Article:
Saturday, 6 June 2020

Using a Fogger to disinfect the cottage?

Having seen the advice from the rental agency Sykes to use fogging, or ULV machines, to disinfect the holiday cottage I thought some investigation is in order before exposing our guests to these substances.  Here's one substance a local business is recommending as a biocide suitable to destroy Covid-19. It is called Vanoquat, it is used in animal husbandry and the food processing industry.   

Used as 1:25 dilution with water it is loaded into a fogging machine and you need about 3 litres of the solution in 100 Cubic metres. Our one bedroom cottage is about 75 Cu M, so we'd need around 2.5 litres sprayed around, as part of a two stage cleaning programme, so wash down surfaces first with detergent and water.  The instructions are lacking information about how soft furnishings should be treated, but you don't often get soft furnishings in cattle barns.

According to the local contractor, you then leave the treated area for at least 90 minutes. Again, there's no advice is the distributors safety documentation about how long should be left before human occupation in the area.

The chemical can cause permanent eye damage, it should not come into contact with the skin and the mist should not be inhaled. So the recommended PPE is waterproof boots, full body covering with waterproof suiting, rubber gloves on hands, eye and face protection. The safety sheet says no respiratory protection is required, but elsewhere advised not to breathe the mist, so I'm guessing a suitable respirator may be appropriate. Certainly all the videos I've seen, the fogger operatives are wearing respirators to protect against the mist.

If I was a guest in the cottage, I wouldn't want to sleep in that environment. There are some less toxic cleaning fluids, but they make no mention of application by fogging. In a Premier Inn customer assurance video they show their staff using a single stage (combined detergent/biocide) from hand spray bottles but only hard surfaces are treated.  The Covid-19 virus remains viable for a few days on soft surfaces.

We've chosen to use Ultraviolet lamps and superheated steam (using de-ionised water) to supplement a cleaning programme.




Here's the advice from the World Health Organisation:

In indoor spaces, routine application of disinfectants to environmental surfaces by spraying or fogging (also known as fumigation or misting) is not recommended for COVID19. One study has shown that spraying as a primary disinfection strategy is ineffective in removing contaminants outside of direct spray zones.

Moreover, spraying disinfectants can result in risks to the eyes, respiratory or skin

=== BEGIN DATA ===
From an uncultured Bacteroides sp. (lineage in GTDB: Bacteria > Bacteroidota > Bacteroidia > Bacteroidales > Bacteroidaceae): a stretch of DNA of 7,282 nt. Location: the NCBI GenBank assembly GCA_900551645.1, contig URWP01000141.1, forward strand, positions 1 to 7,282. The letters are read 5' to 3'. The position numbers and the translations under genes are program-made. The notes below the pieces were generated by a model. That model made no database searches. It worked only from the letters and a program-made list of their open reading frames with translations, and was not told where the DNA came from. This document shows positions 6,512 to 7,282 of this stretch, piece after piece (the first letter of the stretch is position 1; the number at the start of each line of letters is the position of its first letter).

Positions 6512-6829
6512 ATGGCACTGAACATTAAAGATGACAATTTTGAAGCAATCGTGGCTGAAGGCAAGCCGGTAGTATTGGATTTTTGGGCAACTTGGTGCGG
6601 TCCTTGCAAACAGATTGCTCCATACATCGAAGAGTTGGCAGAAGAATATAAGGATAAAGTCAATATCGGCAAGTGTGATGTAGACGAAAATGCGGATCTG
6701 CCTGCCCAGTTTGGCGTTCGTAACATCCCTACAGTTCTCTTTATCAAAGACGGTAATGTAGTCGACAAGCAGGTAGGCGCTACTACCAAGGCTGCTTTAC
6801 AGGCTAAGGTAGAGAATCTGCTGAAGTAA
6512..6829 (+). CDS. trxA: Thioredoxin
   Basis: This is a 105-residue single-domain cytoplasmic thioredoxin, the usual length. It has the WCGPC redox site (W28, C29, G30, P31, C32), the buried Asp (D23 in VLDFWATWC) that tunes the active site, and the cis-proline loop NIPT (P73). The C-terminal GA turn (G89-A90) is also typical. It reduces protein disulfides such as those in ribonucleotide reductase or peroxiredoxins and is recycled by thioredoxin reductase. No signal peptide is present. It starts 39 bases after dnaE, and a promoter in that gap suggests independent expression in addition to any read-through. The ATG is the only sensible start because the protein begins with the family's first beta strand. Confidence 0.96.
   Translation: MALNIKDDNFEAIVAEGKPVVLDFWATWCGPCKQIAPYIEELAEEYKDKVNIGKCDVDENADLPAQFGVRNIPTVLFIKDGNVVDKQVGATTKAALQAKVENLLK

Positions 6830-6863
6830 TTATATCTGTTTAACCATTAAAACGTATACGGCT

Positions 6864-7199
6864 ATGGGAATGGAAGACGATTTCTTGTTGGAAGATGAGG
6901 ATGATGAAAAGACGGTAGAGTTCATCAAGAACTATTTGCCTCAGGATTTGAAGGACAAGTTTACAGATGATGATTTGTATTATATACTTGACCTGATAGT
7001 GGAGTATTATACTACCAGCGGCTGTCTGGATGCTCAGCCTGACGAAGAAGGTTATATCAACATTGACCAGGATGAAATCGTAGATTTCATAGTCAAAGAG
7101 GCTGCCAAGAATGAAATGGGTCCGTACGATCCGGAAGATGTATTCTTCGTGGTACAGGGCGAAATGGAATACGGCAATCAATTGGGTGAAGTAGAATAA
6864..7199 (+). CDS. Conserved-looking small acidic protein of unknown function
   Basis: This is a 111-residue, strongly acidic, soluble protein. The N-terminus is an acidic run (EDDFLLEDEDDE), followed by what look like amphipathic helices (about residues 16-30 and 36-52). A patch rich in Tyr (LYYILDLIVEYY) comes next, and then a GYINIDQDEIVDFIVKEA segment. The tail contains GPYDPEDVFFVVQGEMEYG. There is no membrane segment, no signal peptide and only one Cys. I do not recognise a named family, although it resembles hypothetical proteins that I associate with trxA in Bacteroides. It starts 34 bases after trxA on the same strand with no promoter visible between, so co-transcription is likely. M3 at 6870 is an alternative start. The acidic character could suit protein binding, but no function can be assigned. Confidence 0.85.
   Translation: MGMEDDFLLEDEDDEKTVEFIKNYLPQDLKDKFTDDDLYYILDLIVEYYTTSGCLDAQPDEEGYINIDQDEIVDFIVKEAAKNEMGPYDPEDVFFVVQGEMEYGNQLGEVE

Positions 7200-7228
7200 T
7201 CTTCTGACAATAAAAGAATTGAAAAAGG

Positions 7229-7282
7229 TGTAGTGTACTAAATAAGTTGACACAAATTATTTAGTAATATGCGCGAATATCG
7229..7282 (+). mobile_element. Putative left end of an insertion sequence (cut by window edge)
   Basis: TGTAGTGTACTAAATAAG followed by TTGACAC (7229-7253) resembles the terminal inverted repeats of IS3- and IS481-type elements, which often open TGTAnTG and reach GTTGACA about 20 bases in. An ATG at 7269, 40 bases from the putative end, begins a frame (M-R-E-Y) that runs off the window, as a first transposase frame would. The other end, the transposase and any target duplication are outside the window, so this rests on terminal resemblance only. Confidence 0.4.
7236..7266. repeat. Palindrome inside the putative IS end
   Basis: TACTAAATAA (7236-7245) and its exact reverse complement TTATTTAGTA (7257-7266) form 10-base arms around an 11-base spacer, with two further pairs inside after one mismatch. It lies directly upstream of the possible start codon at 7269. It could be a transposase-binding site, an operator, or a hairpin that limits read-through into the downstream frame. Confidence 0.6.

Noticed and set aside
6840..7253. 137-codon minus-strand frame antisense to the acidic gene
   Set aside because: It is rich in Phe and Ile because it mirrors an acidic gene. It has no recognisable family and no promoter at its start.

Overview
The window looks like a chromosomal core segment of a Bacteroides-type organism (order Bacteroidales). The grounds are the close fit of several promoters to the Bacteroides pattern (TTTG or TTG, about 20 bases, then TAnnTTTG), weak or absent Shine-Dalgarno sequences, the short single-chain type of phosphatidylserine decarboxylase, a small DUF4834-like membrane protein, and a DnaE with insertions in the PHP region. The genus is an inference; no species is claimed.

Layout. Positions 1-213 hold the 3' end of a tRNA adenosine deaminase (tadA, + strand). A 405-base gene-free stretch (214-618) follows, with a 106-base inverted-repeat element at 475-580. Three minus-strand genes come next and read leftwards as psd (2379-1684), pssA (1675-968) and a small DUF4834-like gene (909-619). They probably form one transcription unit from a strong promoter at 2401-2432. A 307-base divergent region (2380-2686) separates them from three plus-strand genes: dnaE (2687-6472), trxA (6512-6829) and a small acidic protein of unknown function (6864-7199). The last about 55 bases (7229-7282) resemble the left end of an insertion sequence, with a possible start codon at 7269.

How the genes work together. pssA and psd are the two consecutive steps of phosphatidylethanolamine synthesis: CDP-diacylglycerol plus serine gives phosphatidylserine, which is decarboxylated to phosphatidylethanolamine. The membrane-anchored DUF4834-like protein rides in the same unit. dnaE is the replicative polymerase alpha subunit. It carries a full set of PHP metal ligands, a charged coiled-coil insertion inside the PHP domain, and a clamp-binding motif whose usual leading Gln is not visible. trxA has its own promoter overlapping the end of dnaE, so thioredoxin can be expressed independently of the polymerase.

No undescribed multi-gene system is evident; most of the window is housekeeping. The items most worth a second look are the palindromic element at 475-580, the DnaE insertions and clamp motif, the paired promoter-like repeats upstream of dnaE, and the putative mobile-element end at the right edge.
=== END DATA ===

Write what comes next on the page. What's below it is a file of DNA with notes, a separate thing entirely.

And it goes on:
irritation and the resulting health effects.

Spraying or fogging of certain chemicals, such as formaldehyde, chlorine based agents or quaternary ammonium compounds, is not recommended due to adverse health effects on workers in facilities where these methods have been utilized.

Spraying environmental surfaces in both health-care and non-health care settings such as patient households with disinfectants may not be effective in removing organic material and may miss surfaces shielded by objects, folded fabrics or surfaces with intricate designs. If disinfectants are to be applied, this should be done with a cloth or wipe that has been soaked in disinfectant.

Other sources:
https://pubmed.ncbi.nlm.nih.gov/25812396/
https://www.ncbi.nlm.nih.gov/pmc/articles/PMC4260154/
https://aem.asm.org/content/70/6/3449



Edit: 26/06/2020

Some people are recommending the use of dilute Hypochlorous acid in foggers. A common way to manufacture this is by electrolysis of dilute salty water (Sodium Chloride) and indeed you can buy devices which make small quantities of dilute Hypochlorous acid.  The electrolysis produces Chlorine and Hydrogen; the Chlorine gas produced (in small quantities)  dissolves in water to form hypochlorous acid. Electrolysis of brine is the commercial process used to manufacture sodium hypochlorite bleach, i.e. the common household bleach.  It is known that breathing in bleach vapour damages the lungs. Common Bleach also contains sodium hydroxide, i.e. Caustic Soda arising from the electrolysis process.

The manufacturers of hypochlorous fogging machines that hypochlorous acid is produced naturally by the body as a defence against infection. No doubt it is, in minute quantities at a cellular level, but the body also produces quite a lot of hydrochloric acid in the stomach as part of the digestive process. In the wrong place in the body hydrochloric acid would do a lot of damage. Remember the burning pain of acid reflux in your throat?

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